Groups File Federal Lawsuit against Chemical Plant for Violating Hazardous Waste Laws

Environmental Justice Groups Sue Corteva, Inc. Plant in Pittsburg, California, for Violating Hazardous Waste Laws that Protect Workers and Nearby Residents

San Francisco – Three environmental groups today filed a federal lawsuit against a chemical plant northeast of San Francisco for serious violations of federal hazardous waste laws meant to control air pollution and protect workers and nearby residents from dangerous chemicals.

The 1,000-acre Corteva Inc. plant (formerly owned by Dow Chemical Company), located in Pittsburgh, Ca., manufactures fertilizers, insecticides, and personal care products in a community of 70,000 people, many of them low-income people of color who suffer the greatest health burdens in the state.

“For years, people living around this dangerous facility have suffered unacceptably high levels asthma and cardiovascular disease,” said Andres Soto, organizer with Communities for a Better Environment. “The communities are mostly Latino and African American, largely living in poverty. Failing to control, or even keep track of hazardous materials where these people live is unacceptable.”

The plant is alleged to be violating health-based limits that control when and how much hazardous waste can be burned in its furnaces. The plant also is operating a large wastewater treatment system without the proper hazardous waste permit, according to the lawsuit filed by Communities for a Better Environment (CBE), the Environmental Integrity Project (EIP) and Environmental Advocates. Some of the wastewater treatment tanks are open to the air and emitting hazardous wastes.

Corteva is also failing to keep records necessary to demonstrate compliance with the federal Resource, Conservation and Recovery Act (RCRA), including records that would show the amount and concentration of hazardous waste it is releasing into the atmosphere, according to the lawsuit.

“First Dow and now Corteva successfully have been skirting state and federal permitting requirements designed to protect health and prevent releases of hazardous waste for years,” said Mary Greene, Deputy Director of EIP. “This is yet another example of the failure of environmental enforcement in the Trump Era.”

The violations addressed in the lawsuit, filed in the United States District Court for the Northern District of California in San Francisco, relate to hazardous waste management violations uncovered during an inspection conducted by the U.S. Environmental Protection Agency in March 2016 that have yet to be addressed by either California or EPA.

The complaint asserts that Corteva (and previously, Dow) has violated the Resource Conservation and Recovery Act and its hazardous waste permits since at least May 2014, including by not following health-based limits that control when and how much hazardous waste it can burn.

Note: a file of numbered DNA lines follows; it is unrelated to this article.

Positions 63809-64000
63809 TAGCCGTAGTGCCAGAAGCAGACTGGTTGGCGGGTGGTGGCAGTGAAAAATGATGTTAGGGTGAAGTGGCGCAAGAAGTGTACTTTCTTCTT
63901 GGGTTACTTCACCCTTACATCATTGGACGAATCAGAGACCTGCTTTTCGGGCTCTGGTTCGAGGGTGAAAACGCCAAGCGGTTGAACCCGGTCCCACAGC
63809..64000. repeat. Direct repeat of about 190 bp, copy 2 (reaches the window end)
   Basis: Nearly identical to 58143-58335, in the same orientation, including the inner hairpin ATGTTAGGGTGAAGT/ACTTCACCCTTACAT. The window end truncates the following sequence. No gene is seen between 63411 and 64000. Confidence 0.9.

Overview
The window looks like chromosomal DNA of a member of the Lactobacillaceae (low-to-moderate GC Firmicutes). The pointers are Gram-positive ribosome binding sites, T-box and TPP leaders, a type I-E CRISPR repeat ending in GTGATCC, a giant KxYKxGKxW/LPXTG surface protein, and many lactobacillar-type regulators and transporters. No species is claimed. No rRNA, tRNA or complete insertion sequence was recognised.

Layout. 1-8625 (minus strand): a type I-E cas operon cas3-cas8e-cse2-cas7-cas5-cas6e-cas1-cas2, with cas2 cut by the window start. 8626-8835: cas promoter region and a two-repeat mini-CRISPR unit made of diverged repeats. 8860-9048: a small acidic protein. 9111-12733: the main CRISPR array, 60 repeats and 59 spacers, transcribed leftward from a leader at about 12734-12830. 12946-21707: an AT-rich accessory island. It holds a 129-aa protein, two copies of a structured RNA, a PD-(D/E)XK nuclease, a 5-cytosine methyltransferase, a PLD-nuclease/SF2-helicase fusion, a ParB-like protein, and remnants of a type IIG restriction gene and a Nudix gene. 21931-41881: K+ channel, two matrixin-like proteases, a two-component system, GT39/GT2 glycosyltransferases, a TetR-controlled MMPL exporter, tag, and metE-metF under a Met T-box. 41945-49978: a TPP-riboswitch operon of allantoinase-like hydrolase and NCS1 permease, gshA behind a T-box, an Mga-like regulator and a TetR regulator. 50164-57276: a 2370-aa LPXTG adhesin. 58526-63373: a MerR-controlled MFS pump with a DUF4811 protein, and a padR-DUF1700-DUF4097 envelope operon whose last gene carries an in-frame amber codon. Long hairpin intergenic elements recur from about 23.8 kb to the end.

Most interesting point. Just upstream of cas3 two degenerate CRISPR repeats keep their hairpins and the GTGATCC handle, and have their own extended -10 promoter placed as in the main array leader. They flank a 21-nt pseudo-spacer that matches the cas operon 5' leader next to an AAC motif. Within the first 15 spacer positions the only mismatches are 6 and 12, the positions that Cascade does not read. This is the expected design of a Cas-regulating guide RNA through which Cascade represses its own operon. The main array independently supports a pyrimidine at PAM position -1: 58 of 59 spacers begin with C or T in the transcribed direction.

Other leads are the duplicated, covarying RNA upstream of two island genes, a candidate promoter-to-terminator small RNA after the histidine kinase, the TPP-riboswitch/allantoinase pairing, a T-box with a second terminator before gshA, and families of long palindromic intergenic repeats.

Some of the hazardous wastes fed to the plant’s furnaces and treated in their unpermitted wastewater treatment system include metals such as arsenic (a carcinogen), chromium (a carcinogen), mercury (potentially carcinogenic and toxic to the central nervous system), lead (potentially carcinogenic and toxic to the central nervous system), methylene chloride (toxic to the central nervous system and potentially carcinogenic to humans), and trichloroethylene (a known human carcinogen), according to the lawsuit.

“The residents of this area deserve a responsible corporate neighbor that fully complies with our important laws that protect public health,” said Chris Sproul, attorney for Environmental Advocates.

The chemical plant’s failure to adhere to the permitting and regulatory requirements associated with the management of hazardous waste potentially exposes workers and nearby residents to harmful hazardous wastes.

The organizations are demanding that Corteva follow federal law and properly manage the plant’s hazardous waste.

For a copy of the lawsuit, click here.

The Environmental Integrity Project is a national, nonprofit organization, based in Washington D.C., that empowers communities and protects public health by investigating polluters, holding them accountable under the law, and strengthening public policy.

Communities for a Better Environment (CBE) is one of the preeminent environmental justice organizations in the nation. CBE’s mission is to build people’s power in California’s communities of color and low-income communities to achieve environmental health and justice by preventing and reducing pollution and building green, healthy and sustainable communities and environments.

Environmental Advocates is an environmental government watchdog and voice for the environment, conservation, wildlife, and public health.  Environmental Advocates is ever-vigilant, monitoring state government’s actions, advocating for the policies and practices that will protect our shared environment, and defeating regressive measures that seek to roll back hard-won conservation victories.

Media contacts: Tom Pelton, Environmental Integrity Project, (443) 510-2574 or

Shana Lazerow, Communities for a Better Environment, (415) 217-9584 or